Why confusion is important…

Last night on Something Else, we spoke to Michelle St Anne, founder and Artistic Director of The Living Room Theatre, a Sydney based performing company engaged in production of multidisciplinary and “sensory oriented” work.

You can listen to the podcast here.

Michelle spoke about why she likes non-linear and “illogical” theatre; how she uses various sensory stimulation (including smell) to  indulge imagination and enter the subconscious of people; why confusing the audience is important (“I love confusing people; I think it’s really important because then you get them frustrated and the mind starts racing”); and how interdisciplinary collaboration enriches her practice and brings variety of textures to each new work.




In 14 years of existence, The Living Room Theatre performed in venues such as the Sydney Opera House, The Performance Space, Carriageworks, and most recently in a suburban laneway. With a keen interest in interdisciplinary and multi-media practice, the company has brought together practitioners from diverse disciplines including dance, sound, installation art, film, architecture, puppetry, lighting, and even academia.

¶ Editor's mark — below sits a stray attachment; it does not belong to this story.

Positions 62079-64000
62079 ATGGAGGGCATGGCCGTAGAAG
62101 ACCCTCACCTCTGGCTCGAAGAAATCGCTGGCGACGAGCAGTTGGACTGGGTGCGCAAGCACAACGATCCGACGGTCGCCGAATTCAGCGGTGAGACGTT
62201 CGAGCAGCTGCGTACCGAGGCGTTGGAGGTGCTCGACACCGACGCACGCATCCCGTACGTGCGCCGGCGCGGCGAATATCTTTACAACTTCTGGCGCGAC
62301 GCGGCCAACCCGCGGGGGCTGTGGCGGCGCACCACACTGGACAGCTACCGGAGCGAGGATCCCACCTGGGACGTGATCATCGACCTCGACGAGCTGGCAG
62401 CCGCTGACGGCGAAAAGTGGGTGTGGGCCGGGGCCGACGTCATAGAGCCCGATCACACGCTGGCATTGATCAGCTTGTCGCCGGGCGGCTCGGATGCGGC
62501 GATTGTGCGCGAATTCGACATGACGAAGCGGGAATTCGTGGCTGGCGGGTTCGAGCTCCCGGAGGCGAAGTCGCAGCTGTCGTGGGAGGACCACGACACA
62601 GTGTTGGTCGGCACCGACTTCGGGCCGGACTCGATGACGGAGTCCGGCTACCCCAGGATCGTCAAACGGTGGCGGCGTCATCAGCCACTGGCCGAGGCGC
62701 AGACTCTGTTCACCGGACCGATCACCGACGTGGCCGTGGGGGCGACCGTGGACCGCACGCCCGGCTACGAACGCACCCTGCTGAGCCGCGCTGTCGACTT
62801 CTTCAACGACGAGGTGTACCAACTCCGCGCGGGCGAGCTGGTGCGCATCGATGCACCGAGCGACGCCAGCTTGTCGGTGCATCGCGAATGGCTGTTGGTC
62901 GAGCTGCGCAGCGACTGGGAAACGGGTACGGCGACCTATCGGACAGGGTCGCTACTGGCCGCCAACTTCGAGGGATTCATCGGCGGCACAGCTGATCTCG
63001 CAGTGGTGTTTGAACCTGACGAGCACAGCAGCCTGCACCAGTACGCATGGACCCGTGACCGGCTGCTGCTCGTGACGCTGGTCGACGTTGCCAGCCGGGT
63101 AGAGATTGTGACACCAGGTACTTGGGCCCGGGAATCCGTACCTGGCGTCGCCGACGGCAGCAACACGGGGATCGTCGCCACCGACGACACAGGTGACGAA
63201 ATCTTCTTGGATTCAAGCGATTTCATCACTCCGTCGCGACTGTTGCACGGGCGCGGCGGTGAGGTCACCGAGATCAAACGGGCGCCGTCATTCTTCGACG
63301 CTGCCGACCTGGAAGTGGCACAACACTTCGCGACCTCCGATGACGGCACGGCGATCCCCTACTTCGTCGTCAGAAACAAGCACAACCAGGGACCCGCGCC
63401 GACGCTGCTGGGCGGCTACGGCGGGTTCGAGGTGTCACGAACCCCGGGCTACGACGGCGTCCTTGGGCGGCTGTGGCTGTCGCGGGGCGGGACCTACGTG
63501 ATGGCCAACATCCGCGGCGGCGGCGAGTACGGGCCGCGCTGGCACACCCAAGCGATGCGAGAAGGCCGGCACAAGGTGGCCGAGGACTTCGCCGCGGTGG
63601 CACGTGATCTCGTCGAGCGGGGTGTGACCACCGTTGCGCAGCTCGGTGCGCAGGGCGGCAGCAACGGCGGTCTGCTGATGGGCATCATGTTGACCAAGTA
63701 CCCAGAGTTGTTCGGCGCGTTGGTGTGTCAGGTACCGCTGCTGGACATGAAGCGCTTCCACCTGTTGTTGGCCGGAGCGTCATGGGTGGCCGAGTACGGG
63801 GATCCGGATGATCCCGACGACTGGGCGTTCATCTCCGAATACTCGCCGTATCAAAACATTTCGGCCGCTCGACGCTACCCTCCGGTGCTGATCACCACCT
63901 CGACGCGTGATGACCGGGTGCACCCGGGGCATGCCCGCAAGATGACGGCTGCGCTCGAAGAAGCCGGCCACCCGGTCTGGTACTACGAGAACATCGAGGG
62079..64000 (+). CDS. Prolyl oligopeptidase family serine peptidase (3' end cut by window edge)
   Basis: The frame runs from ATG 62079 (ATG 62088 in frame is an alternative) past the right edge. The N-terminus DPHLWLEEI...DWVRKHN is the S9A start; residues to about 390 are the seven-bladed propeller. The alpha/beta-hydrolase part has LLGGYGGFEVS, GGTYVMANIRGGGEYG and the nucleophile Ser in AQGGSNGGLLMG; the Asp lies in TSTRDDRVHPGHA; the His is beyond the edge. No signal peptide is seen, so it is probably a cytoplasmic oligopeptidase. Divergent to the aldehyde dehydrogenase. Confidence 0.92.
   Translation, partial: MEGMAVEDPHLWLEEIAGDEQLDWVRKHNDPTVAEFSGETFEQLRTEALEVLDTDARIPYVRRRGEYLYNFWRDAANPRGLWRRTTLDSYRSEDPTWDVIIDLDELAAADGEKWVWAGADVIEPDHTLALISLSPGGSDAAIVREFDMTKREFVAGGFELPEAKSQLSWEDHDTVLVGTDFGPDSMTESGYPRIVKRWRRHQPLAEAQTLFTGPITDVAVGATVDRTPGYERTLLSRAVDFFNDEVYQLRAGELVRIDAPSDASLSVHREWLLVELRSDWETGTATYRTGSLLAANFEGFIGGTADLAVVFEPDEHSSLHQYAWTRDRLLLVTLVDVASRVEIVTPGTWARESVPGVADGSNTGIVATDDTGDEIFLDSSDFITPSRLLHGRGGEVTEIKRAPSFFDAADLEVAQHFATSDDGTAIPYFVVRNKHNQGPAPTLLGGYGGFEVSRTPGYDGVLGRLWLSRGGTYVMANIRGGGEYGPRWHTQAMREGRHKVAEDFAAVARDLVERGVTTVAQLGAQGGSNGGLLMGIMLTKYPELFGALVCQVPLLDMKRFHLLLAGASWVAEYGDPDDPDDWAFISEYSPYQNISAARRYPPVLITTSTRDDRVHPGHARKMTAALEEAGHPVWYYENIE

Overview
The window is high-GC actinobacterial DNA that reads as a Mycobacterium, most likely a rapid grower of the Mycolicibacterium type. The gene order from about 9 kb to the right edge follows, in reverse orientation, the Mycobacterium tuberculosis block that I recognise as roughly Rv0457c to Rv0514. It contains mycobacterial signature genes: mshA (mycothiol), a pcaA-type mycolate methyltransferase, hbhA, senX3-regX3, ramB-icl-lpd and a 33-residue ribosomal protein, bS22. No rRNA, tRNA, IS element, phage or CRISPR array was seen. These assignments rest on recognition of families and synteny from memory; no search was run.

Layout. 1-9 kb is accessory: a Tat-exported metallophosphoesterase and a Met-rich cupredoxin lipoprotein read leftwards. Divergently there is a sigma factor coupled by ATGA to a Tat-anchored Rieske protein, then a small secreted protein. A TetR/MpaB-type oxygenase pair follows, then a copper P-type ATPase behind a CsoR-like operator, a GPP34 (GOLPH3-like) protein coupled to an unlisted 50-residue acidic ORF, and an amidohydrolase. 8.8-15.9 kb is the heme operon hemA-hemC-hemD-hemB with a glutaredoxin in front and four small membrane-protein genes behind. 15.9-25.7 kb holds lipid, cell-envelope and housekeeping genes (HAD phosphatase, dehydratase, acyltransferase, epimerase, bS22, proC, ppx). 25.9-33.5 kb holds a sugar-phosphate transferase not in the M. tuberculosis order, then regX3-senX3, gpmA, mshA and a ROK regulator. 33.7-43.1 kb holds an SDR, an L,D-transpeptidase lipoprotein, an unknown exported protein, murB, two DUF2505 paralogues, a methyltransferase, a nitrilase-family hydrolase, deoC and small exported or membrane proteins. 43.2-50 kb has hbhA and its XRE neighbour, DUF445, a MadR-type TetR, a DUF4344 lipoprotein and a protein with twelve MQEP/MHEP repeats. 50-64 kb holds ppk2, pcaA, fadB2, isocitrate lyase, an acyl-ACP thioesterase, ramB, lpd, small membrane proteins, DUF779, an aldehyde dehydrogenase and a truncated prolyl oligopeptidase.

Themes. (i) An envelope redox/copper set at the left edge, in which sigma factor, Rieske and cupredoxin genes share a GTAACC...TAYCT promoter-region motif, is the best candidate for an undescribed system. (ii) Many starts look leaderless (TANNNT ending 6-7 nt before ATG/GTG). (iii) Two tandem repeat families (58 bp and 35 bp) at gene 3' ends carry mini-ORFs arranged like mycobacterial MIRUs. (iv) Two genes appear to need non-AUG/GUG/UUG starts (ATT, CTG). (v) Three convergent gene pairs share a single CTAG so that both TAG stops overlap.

The Living Room Theatre’s most recent project is Wasted@Sydney, a street-performance tackling environmental issues and taking place at the University of Sydney on June 5th at 1pm. It has been described as: “Brides married to their bins. Trumpets blazing. Carillion’s ringing. Professor’s pulling bins and heaps of rubbish. Bring your latex!” As Michelle explains, it will be “a fanfare on campus” and a way to explain potentially boring sustainability policy through art. Make sure you come along and join the “avant-garde” procession!


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1) ‘Five Hundred Suns’ by Alister Spance Trio
2) ‘Lillies of the Valley’ by Jun Miyake (from the Pina Soundtrack, film by Wim Wenders)

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